I guess we are going to have to agree to disagree on campaign-finance reform. To my thinking, Justice David Souter has the better of it in his FEC dissent, which he read from the bench yesterday. What big corporate and union money is doing to election campaigns, and consequently to public confidence in the electoral system, is staggering. As he puts it, it’s a problem Congress has been wrestling with for more than a century, in an effort to undo the “pervasive distortion of electoral institutions by concentrated wealth, on the special access and guaranteed favor that sap the representative integrity of American government and defy public confidence in its institutions.” The chief justice’s new model—don’t see sham issue ads for what they clearly are, but closely scrutinize student speech for what it’s clearly not—reveals a profound failure of understanding at both ends of the speech spectrum.
Souter ends his opinion with a call to Congress to do something. This is shades of Justice Ruth Bader Ginsburg’s recent dissent in Ledbetter, the case that dramatically circumscribed the time frame in which a plaintiff could file a sex discrimination suit. Writes Souter, “The facts are too powerful to be ignored, and further efforts at campaign reform will come.”
One additional thought. It seems that when we have these clunky plurality opinions—in Morse, Hein, and FEC—we are right back in the fix everyone used to blame squarely on Sandra Day O’Connor. Which is to say, um, what is the clear ruling of Morse? What is the precise holding in Hein? I can’t quite figure out what some of these plurality opinions are doing. Is a student T-shirt that says, “Man. I would be soooo high right now if they legalized marijuana” protected speech or not after yesterday? Remember when that sort of good-for-one-ride-only confusion used to be all O’Connor’s fault? Recall that Alito and Roberts were going to bring crisp clarity back to the legal landscape?
So, now we turn to Hein. This is the case about President Bush’s Faith-Based and Community Initiatives Program, a program that attempted to tear down the wall between the provision of social services and the religious groups who might wish to provide them. The president funded speeches and conferences—described by some as “revival meetings,” and an atheist group called the Freedom From Religion Foundation sued, claiming this was government impermissibly “establishing” religion. The question for the Supreme Court to decide was about “standing”—whether the mere fact of being a taxpayer would be enough to get the plaintiffs through the courthouse door.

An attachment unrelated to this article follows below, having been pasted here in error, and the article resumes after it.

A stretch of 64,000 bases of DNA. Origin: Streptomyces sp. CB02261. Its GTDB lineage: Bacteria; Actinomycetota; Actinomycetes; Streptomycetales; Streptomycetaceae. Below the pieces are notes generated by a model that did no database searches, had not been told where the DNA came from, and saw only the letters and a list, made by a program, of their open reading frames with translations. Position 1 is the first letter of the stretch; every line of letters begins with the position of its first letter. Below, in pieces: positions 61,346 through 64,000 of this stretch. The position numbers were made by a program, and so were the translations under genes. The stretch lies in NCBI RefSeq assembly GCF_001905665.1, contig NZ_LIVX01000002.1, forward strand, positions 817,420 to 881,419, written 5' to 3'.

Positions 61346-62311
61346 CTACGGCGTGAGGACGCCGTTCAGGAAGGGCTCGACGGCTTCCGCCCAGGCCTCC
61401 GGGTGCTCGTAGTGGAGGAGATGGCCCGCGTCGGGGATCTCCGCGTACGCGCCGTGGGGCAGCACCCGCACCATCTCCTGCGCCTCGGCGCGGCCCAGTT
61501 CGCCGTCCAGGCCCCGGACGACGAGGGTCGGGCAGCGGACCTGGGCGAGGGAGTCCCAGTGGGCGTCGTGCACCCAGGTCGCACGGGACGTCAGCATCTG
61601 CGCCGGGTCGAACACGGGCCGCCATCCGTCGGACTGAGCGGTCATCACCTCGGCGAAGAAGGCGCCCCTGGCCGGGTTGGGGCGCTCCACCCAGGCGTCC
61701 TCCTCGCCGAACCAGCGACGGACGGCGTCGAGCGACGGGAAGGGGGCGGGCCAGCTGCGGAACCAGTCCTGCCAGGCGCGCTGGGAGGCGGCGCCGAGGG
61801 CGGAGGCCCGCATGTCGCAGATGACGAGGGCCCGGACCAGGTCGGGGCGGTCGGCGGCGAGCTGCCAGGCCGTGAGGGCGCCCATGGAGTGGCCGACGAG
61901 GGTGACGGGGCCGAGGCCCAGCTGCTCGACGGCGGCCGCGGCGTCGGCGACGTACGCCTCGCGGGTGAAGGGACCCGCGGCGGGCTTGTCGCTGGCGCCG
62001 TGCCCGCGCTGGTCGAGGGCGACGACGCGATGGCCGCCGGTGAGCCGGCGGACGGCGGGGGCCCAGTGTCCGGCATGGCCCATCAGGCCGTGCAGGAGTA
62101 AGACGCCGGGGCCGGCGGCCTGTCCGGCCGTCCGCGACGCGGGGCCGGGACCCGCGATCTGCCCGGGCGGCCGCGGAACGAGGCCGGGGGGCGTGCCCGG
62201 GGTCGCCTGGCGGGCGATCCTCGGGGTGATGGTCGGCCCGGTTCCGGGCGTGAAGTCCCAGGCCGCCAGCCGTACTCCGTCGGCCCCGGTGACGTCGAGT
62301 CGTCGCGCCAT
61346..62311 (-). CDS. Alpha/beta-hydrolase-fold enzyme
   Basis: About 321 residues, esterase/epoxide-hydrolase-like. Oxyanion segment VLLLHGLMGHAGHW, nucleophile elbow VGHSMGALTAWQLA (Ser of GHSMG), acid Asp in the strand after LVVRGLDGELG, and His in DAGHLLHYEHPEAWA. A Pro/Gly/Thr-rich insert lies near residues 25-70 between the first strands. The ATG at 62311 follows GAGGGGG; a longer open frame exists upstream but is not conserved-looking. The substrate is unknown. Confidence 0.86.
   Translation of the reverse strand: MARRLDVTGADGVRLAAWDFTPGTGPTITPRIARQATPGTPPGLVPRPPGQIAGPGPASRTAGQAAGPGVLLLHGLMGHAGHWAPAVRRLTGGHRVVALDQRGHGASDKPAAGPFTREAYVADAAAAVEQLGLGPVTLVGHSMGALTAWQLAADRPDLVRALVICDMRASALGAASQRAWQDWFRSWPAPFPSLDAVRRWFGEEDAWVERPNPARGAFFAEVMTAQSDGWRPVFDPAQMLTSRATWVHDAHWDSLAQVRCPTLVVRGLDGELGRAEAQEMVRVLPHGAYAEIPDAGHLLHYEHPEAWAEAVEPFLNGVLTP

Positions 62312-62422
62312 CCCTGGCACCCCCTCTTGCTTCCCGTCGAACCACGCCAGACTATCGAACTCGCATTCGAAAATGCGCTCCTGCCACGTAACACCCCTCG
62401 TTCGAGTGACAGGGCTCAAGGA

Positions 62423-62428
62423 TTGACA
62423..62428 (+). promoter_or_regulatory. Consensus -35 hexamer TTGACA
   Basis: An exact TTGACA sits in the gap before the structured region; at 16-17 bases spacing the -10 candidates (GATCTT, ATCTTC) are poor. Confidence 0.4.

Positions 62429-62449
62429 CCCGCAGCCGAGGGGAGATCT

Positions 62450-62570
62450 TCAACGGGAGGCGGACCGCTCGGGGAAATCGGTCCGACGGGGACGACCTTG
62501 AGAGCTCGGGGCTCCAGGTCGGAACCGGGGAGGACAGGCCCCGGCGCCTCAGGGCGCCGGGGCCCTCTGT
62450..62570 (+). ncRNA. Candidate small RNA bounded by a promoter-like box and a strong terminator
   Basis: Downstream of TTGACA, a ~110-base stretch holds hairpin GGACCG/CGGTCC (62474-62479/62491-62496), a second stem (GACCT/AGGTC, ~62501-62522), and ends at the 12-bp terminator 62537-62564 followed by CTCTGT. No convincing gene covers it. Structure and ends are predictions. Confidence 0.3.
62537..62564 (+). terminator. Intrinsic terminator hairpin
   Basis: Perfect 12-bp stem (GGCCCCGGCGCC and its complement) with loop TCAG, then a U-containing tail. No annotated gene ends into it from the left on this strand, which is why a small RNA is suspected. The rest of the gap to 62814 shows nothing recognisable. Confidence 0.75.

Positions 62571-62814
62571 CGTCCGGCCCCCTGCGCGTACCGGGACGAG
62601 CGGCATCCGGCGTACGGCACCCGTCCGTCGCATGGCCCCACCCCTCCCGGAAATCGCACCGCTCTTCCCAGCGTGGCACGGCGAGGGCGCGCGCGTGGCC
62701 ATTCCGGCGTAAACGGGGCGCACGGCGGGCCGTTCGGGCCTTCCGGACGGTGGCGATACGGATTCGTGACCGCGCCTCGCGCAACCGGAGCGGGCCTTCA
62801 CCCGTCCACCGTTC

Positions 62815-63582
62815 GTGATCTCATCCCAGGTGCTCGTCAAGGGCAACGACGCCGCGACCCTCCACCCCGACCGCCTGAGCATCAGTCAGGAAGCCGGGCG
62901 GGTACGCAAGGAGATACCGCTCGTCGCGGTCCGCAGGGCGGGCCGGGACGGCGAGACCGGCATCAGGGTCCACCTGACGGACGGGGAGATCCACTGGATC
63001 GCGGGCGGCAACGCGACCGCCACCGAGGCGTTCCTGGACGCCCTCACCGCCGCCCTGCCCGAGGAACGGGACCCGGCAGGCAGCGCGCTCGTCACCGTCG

The answer would be a flat no, because taxpayers generally don’t have standing to challenge government actions, but for the 39-year-old case Flast v. Cohen, which carved out an exception to that rule for taxpayers suing to challenge government spending on religious programs. Now before you tell me how terrible Flast was, let’s note that Justice Alito in his majority opinion clubbed it senseless but did not overturn it, using the evocative drive-by language: “We leave Flast as we found it.”
Justice Scalia, with Justice Thomas concurring, pens a dissent to melt off your arm hairs. Flast should be overruled, he urges, and he then excoriates the majority for what seems to be its core holding: that Flast applies only to government expenditures that are expressly authorized by Congress, as opposed to the executive branch. Scalia derides Roberts, Alito, and Kennedy’s refusal to overturn Flast as purely for show; “an impediment to the plurality’s pose of minimalism.” Later he writes that “minimalism is an admirable judicial trait, but not when it comes at the cost of meaningless and disingenuous distinctions in the future.”
Remind me again which side of this case he’s on?
Justice Souter need barely put an oar in the water after Scalia’s efforts. He merely notes in his dissent that for some ill-defined and incomprehensible reason “the controlling opinion closes the door on these taxpayers because the Executive Branch, and not the Legislative Branch, caused their injury.” He is baffled that Alito has devised some sort of magical separation-of-powers rationale that renders spending decisions by the president less worthy of judicial review than those decisions made by Congress. As he puts it, “If the Executive could accomplish through the exercise of discretion exactly what Congress cannot do through legislation, Establishment Clause protection would melt away.”
And what Souter need not add to this analysis—after all, it’s been shouted from the front page of the Washington Post all week—is that now more than ever we should understand why shielding executive branch actions from court scrutiny, merely because they happen to emanate from the executive branch, is a pretty damn horrifying idea. That’s assuming we can even identify anymore what the words executive branch might mean.